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A ship lay in a harbour; on a headland that overlooked the harbour a youth appeared. He wore a purple cloak; his hair was rich, dark, and flowing; his face was beautiful. The sailors on the ship thought that he must be a king's son, or a young king's brother. They were Tyrrhenian sea-rovers, and they knew that they could never be called to account for anything that they did in that place. So they made a plan to seize the youth and hold him for ransom, or else sell him into slavery in some far land.

They seized him and they brought him on board the ship in bonds. He did not cry out; he sat upon the deck with a smile on his lips and a gleam in his dark eyes. And when the helmsman looked upon him he cried out to his companions, "Madmen, why have ye done this? I tell you that the one whom you have bound is one of the Olympians! Come! Let us set him free at once! Do not have him turn his rage against us, or the winds and the sea may be stirred up against our ship. I tell you that not even our well-built ship can carry such a one as he!"

But the master of the ship laughed at the words of the helmsman. "Madman yourself," he said, "with your talk of Olympians!" He gave command to have the ship taken out of that harbour. Then to the helmsman he said, "Leave the business of dealing with our prize to

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us. Mark the wind, you, and help to hoist the sail. As for the youth we have taken, I know what kind of a fellow he is. He will say nothing; he will keep smiling there. But soon he will talk, I warrant you! He will tell us where his friends and his brothers are, and how much we are likely to get by way of ransom for him. Or else he will stand in the market-place until we find out what price he will fetch."

So the master of the sea-rovers spoke, and the mast went up; the sail was hoisted; the wind filled it, and the ship went over the sparkling sea. The sea-rovers sang, well content with all they had accomplished. Then, as they went here and there, making taut the sheets, they saw things that made them marvel. What was this that poured upon the, deck, giving such fragrance? Could it be wine? Wine it was, and of a marvellous taste! Could that be fresh ivy that was spreading around the mast-ivy with dark-green leaves and berries? Could that be a vine that was growing along the sail--a vine with bunches of grapes growing from it? And what was this greenery that was garlanding the thole-pins? The sea-rovers marvelled. Then, suddenly, their marvelling was turned to affright. There was a lion on the ship--it was filled with his roarings. The sailors fled to where the helmsman was and they crowded about him. "Turn back--turn back the ship!" they cried. And then the lion sprang upon the master of the ship and seized him; the lion shook him and then flung him into the sea. The sailors waited for no more; they sprang into the sea, every man of them. The helmsman was about to spring into the sea after them. He looked around him; there was no lion there. He saw the youth they had taken aboard; the bonds were no longer upon him; there was a smile on Ins lips and in his dark eyes, and on his brow was a wreath of ivy rich with berries. The helmsman threw himself on the deck before him. "Take courage, man," said the youth, now known, indeed, for one of the Olympians. "The others have been changed to dolphins in the sea. You have found favour with me. And I am Dionysos whom Semele bore to Zeus."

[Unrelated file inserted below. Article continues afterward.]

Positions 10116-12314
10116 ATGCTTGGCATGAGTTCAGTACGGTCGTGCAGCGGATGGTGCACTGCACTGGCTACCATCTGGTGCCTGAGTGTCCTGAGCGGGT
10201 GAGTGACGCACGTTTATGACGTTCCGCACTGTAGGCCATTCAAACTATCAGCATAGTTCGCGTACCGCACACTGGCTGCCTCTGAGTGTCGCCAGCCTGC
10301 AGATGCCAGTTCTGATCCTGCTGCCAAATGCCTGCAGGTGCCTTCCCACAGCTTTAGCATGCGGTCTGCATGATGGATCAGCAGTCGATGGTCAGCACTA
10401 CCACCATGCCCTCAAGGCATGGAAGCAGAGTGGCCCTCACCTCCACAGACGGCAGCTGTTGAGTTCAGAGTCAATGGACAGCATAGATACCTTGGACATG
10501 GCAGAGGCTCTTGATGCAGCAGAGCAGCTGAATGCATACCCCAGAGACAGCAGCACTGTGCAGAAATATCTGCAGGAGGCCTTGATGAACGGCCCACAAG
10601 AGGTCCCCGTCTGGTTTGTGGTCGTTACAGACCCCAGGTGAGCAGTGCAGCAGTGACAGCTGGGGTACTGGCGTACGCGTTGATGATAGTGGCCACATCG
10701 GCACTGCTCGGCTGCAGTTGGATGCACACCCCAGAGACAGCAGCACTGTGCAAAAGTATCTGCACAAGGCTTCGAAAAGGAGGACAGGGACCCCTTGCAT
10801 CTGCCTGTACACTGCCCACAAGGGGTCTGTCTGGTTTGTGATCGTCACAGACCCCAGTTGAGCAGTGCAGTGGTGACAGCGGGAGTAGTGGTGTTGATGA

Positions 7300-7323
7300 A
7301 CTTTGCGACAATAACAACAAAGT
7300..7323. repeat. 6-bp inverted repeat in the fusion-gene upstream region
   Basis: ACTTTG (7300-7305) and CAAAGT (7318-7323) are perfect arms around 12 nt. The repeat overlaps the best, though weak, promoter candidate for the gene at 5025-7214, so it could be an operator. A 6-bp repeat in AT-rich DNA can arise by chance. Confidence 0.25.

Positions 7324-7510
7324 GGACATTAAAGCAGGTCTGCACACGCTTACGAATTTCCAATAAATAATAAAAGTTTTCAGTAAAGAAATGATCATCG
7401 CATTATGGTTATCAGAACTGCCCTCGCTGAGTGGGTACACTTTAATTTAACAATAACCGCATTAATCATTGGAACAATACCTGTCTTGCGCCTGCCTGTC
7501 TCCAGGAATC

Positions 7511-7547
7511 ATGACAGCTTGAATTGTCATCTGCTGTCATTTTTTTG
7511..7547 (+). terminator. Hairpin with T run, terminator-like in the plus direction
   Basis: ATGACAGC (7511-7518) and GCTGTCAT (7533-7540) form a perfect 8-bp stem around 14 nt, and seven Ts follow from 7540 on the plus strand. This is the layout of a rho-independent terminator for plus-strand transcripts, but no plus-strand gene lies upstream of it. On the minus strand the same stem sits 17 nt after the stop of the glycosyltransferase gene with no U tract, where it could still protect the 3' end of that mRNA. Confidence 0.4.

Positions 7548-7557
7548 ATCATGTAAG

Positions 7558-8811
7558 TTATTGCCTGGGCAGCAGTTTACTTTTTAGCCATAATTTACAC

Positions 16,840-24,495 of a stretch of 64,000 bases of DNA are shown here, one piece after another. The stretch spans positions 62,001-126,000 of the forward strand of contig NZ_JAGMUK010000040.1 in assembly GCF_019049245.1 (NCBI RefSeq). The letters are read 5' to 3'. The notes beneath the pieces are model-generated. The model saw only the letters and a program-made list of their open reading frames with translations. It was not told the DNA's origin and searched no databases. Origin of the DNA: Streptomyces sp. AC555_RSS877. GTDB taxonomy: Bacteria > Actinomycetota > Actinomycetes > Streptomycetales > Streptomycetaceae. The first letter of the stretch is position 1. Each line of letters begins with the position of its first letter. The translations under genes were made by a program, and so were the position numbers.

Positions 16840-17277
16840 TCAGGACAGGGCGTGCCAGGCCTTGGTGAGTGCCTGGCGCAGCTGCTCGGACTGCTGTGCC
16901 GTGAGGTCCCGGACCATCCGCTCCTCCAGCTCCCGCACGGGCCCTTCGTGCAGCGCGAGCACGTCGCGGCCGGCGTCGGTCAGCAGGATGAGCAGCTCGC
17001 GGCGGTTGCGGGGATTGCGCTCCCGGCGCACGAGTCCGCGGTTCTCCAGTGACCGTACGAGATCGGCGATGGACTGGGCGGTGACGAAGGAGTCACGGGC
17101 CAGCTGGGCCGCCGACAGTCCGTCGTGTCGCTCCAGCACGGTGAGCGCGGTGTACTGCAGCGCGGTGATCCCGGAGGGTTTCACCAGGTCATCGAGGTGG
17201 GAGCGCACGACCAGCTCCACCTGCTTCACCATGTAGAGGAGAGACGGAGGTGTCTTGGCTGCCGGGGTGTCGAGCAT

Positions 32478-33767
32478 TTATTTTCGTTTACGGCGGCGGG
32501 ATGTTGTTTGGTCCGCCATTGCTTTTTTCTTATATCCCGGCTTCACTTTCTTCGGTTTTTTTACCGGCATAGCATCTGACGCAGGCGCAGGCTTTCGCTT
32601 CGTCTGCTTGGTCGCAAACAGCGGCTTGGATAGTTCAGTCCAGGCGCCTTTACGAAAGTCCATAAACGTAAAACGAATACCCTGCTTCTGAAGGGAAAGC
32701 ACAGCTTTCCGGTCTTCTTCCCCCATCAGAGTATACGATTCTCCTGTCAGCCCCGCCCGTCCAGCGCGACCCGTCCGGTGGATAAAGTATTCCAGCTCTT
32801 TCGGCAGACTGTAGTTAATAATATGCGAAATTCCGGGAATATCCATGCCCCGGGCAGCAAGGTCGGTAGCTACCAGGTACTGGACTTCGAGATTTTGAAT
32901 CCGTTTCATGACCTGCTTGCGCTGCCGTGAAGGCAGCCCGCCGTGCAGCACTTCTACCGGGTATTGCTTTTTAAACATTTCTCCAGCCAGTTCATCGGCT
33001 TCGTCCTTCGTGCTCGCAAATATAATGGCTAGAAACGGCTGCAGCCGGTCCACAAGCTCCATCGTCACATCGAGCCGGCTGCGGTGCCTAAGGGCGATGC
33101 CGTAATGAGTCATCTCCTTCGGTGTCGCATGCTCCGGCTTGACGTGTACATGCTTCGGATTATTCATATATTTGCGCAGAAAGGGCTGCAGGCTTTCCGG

He was that God who was so marvellously born. Zeus, lord of the thunder, had loved Semele, the daughter of King Kadmos. She had begged her lover to show himself to her in all the splendour of his godhead. Zeus came to her in his radiance; then Semele was smitten and consumed and the life went from her.